A Beholder’s View of the Art of Delegation

October 29, 2009 at 10:54 am Leave a comment


Photo: Dawn Galbreath

Delegation is often referred to as “an art,” not because it’s highly prized or extremely distinctive, but because one’s ability to delegate artfully is developed and honed through training, practice and experience. Oddly, though, this particular art is rarely commented on by the beholder – the one who, as with works of art such as paintings and sculptures, determines the actual value.

The person at the receiving end of the delegation transaction – the delegatee, or more commonly, the delegate – should be able to appreciate some benefit if, in fact, delegation is an art. The potential benefits to a delegate include, opportunity to learn, growth, advancement, increased visibility . . . and the like. Without this appreciation, how can the delegation be viewed as “art?”

In order for delegation to be art, it must be appreciated

The art of delegation requires a mutual level of understanding. Why, then, are delegation skills usually taught only to those who will implement them, and not to those who will be affected by them or can value them? I believe that if delegation skills were developed on both sides of this equation – by the delegator and the delegate – the responsibility of delegating would less likely turn into the liability it often becomes.

One reason lack of delegation skills is so often cited as a management weakness is because the problem is allowed to persist and is only recognized when it results in failure. The people most likely to recognize the deficiency early on, are the least apt or able to do anything about it. It must be recognized, however, that delegation should not simply be viewed as a management skill, but a professional skill at all levels of the organization. In order to leverage this critical skill, everyone should be adept at and responsible for successful delegation, no matter what their role in the process.

Basics of Delegating (by Carter McNamara, PhD. Authenticity Consulting, LLC) provides a functional list of points relative to effectively developing this skill. Delegators and delegates alike should be well-versed in these basics. The delegate should be trained to be equally responsible for the process by being able to recognize a good delegator, and expected to hold the delegator accountable.

Be able to recognize a good delegator

There is a difference between a person who delegates well and a person who’s just really good at passing the buck. Know the signs.

If you’re being asked (or told) to take on a task that requires a skill you don’t have, it is your responsibility to bring that fact to light. Take a positive tact and offer to acquire the necessary skill (rather than saying, “I can’t do that,” and sounding like you’re making an excuse). But make it clear if the delegator neglected to comply with point #2 (in the list linked above) and did not take the necessary steps to select the right person for the job.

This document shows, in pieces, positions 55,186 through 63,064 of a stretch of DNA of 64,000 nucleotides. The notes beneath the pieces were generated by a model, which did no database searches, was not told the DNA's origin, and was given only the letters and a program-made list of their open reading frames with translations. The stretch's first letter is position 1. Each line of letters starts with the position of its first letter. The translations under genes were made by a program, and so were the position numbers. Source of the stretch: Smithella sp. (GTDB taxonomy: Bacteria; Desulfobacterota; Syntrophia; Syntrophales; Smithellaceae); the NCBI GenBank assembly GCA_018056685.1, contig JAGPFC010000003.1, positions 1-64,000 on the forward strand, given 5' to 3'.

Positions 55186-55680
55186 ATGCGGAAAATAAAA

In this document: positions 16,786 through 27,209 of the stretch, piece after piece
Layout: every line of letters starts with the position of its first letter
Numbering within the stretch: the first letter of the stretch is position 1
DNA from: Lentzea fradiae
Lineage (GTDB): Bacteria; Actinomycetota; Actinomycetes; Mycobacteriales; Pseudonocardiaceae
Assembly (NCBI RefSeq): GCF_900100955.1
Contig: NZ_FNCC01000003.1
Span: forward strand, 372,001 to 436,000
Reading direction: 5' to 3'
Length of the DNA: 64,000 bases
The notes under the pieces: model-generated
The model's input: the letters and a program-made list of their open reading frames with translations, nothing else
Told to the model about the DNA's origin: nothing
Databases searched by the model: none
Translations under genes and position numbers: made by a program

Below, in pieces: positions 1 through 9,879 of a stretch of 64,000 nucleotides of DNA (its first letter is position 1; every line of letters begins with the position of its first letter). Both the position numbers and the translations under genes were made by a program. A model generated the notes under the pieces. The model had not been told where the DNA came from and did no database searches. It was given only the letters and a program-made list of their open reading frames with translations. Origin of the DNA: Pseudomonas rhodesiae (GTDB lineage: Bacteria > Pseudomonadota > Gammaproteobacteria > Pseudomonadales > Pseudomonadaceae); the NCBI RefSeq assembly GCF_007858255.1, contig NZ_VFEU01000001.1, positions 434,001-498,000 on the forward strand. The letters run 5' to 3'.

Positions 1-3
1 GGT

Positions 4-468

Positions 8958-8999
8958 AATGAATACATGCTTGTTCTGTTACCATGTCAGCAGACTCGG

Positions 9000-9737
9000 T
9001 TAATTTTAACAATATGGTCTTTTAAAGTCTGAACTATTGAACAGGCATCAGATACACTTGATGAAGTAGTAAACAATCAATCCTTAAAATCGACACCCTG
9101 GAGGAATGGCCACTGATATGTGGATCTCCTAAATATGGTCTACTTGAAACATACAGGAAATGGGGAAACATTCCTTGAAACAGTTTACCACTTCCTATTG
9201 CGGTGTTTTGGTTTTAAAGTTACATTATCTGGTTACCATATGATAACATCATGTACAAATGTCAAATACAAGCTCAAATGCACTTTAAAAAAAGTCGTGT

If you think you are the right person for the job, don’t assume that you (or the delegator) really know what the job is. This is where points #3, #4 and #5 come in. Having the preferred results clearly specified by the delegator verifies that the delegator knows what he or she really wants, and has some understanding of what will be required to get those results. The importance of these steps can’t be emphasized enough. Without them, the delegator runs the risk of thoughtlessly giving orders, and appearing naïve in the long run. The delegate runs the risk of working hard, rather than smart, only to fail in the end.

Hold the delegator accountable

If the delegator is truly operating artfully, he or she will be open to your input and feedback. Points #6 and #7 clearly stipulate exactly that. If the delegator takes a total hands-off approach, and doesn’t want to be bothered with updates or kept informed about challenges or unforeseen developments, they have effectively passed the buck rather than delegated. Dealing with a situation like this requires that the delegate (that’s you) take a proactive stance by documenting the status of the project, including details related to barriers and issues that have required your above-and-beyond efforts. If successful results become increasingly elusive, you will have documentation to support you, and possibly provide a means for correcting or improving the situation.

Share responsibility for success
Points #8 and #9 have to do with the success of the process, or lack thereof. But, if points #1 through #7 are artfully handled (by both the delegator and the delegate), there should be no dissatisfaction; and rewards should be given all around – to all involved, including the manager.

Delegation is only an art if it is truly mastered using skills and techniques that are intricately balanced, and that produce results that are of more than ordinary significance.


Entry filed under: Coaching, Productivity. Tags: , .

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